Carlos Guerra: Politics of privilege alive and well in the latest Austin session

Read the last few paragraphs…he brings in toll roads to his argument.

Carlos Guerra: Politics of privilege alive and well in the latest Austin session
Web Posted: 04/25/2006 12:00 AM CDT
San Antonio Express-News

Close to the front of the Texas Constitution — the nation’s most-amended state charter — is Article 1, Section 3, which clearly states that “all free men have equal rights, and no man, or set of men, is entitled to exclusive separate public emoluments, or privileges.

But current state leaders’ recent policies reveal that the notion of granting “exclusive separate emoluments or privileges” to the wealthy is alive and well.

Your elected representatives are in Austin again, you may have heard, struggling for the umpteenth time to overhaul the state’s school-funding system. But driving their effort to revamp how Texas funds public schools is not the undeniable need to improve schools, or to better prepare young Texans to compete in the global marketplace, or to compensate teachers enough so that so many don’t leave teaching after their third year on the job.

No, our legislators are meeting solely to lower local property taxes by replacing the money they generate with other tax revenues.

It all began more than a decade ago when Texas’ highest court ruled that it was unconstitutional that some children were getting much better schooling because considerably more money was being spent on them because they lived in districts with very expensive real estate.

On their third try, lawmakers fashioned a plan that forced Texas’ wealthiest districts to share their wealth with average districts, setting off a class war that is still being waged in the Legislature, primarily by Orwellian lawmakers who decry class warfare.

Last year, however, the Texas Supreme Court ruled that local districts’ taxes had become a constitutionally verboten state property tax, and ordered the state to give districts “meaningful discretion” in how they spend local money.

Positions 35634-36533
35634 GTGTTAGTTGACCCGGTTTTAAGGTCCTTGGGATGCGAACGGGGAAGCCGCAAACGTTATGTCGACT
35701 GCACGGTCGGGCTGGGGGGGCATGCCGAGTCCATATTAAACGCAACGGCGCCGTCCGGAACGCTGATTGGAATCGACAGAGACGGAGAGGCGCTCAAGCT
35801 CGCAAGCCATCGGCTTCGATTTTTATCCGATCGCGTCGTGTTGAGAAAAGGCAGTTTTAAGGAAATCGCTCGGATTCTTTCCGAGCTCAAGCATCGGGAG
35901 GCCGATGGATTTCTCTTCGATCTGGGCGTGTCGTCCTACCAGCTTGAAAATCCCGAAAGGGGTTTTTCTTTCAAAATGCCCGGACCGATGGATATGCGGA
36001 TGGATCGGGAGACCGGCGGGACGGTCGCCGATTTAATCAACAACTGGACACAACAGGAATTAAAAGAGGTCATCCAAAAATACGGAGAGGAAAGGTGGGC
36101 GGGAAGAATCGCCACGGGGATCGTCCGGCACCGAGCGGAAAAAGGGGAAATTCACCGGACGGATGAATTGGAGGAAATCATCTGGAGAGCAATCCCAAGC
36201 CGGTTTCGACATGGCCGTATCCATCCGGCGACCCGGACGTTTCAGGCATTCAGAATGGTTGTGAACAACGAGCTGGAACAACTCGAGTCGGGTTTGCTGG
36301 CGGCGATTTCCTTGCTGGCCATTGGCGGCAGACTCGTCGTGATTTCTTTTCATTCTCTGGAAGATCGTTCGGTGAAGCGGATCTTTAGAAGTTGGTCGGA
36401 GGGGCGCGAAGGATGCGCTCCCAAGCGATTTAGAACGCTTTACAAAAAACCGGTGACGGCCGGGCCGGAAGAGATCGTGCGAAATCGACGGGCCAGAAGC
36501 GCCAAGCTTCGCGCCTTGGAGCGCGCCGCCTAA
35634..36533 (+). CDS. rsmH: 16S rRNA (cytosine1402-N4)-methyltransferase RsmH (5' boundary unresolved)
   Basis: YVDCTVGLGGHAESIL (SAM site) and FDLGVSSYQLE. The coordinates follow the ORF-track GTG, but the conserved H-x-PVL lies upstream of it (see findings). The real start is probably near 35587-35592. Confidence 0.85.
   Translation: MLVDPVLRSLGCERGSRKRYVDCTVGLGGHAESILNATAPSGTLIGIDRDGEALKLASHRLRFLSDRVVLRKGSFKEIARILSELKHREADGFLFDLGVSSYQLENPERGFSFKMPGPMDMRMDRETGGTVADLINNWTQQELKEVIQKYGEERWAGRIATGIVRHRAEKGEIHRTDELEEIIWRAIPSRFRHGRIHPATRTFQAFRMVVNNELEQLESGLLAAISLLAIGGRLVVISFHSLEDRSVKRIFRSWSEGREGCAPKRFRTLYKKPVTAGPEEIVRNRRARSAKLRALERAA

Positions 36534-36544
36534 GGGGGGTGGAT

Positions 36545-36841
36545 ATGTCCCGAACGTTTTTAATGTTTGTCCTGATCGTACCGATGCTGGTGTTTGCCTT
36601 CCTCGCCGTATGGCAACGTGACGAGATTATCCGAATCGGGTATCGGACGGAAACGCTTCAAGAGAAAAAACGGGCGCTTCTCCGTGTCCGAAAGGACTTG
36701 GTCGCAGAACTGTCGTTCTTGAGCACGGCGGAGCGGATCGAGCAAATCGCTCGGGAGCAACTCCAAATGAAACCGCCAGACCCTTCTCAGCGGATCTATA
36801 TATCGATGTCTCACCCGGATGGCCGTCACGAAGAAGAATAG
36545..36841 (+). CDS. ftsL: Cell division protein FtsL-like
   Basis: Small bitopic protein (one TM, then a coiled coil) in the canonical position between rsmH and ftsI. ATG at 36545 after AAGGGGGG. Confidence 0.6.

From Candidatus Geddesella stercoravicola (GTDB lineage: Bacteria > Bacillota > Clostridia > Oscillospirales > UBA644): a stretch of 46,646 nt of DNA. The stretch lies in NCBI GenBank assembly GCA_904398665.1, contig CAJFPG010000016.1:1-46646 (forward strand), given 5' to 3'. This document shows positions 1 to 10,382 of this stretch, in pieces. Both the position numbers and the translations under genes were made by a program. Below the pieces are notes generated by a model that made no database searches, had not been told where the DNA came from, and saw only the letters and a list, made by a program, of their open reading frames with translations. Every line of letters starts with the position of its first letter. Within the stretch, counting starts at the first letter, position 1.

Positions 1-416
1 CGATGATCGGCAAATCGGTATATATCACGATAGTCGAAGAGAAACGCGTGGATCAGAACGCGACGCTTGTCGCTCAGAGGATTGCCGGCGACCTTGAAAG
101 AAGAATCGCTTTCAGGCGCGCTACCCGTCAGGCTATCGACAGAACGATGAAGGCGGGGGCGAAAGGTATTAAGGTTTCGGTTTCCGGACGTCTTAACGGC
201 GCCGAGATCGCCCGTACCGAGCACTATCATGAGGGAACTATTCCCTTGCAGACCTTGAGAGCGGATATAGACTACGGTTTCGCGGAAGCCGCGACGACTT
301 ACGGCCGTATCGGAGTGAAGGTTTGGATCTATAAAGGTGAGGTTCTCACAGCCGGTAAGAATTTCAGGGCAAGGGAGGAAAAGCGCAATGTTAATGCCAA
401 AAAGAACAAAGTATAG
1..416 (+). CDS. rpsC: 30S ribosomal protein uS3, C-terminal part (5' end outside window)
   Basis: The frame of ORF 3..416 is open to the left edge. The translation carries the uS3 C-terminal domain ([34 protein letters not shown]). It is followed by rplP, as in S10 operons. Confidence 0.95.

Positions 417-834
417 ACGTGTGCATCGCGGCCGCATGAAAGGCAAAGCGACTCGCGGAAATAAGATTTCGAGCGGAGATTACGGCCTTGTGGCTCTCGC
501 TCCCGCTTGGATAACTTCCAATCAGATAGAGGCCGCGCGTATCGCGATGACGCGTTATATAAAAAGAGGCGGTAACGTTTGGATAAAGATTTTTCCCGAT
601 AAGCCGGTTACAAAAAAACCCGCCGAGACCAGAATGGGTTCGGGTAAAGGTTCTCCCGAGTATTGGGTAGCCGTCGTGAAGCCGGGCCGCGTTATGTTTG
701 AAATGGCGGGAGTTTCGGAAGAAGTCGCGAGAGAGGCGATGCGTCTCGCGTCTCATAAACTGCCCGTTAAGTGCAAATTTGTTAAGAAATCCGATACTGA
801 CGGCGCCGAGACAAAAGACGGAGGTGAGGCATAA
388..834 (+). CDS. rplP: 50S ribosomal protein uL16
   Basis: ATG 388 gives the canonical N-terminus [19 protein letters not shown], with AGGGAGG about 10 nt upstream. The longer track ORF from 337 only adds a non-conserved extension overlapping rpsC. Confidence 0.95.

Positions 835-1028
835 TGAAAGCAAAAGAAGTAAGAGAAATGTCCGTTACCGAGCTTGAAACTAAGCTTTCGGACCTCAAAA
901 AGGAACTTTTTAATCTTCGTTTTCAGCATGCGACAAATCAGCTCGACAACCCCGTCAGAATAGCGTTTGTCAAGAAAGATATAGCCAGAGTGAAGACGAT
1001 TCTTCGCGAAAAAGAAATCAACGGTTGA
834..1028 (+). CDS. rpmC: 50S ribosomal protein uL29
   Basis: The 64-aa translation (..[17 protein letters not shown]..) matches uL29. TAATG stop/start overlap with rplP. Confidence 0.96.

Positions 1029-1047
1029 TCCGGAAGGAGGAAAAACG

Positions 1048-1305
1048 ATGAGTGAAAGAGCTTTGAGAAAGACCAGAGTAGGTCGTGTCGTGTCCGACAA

The ruling provided great cover for those seeking to return to the bad-ol’-days when the wealthy could openly enjoy special privileges by giving them a whole new vocabulary to couch their arguments.

Last week, for example, the House Ways and Means Committee produced an amendment to a school-funding bill that would exempt future local property tax increases from the state’s wealth-sharing provisions.

In short, state money to local districts would allow them to lower property taxes from $1.50 per $100 valuations to $1.33, thereby giving them the “meaningful discretion” the court ordered. But subsequent increases of local taxes above $1.33 level would not have to be shared.

This would allow, for example, Texas richest districts to raise an additional $120 per student for every one-cent tax increase, while average districts would only raise $27 more with an equal tax increase.

As of Monday, that exemption had been removed by House members, but don’t be surprised if it makes a Lazarus-like revival and becomes law.

What else can we expect from a crowd intent on building toll roads that will allow those who can pay to whiz along at 80 mph while the rest of us tootle along at 35 mph between traffic lights?

And while visiting Port Aransas recently, I learned that the Texas Department of Transportation is now accepting $50 deposits for special $250 to $1,000 permits that will let holders “buy-pass” waiting lines to TxDOT ferries.

Holders of the pricy passes will get to cut in line and board a special, expedited ferry — that like the public ferries will be funded with tax money. How fair is that?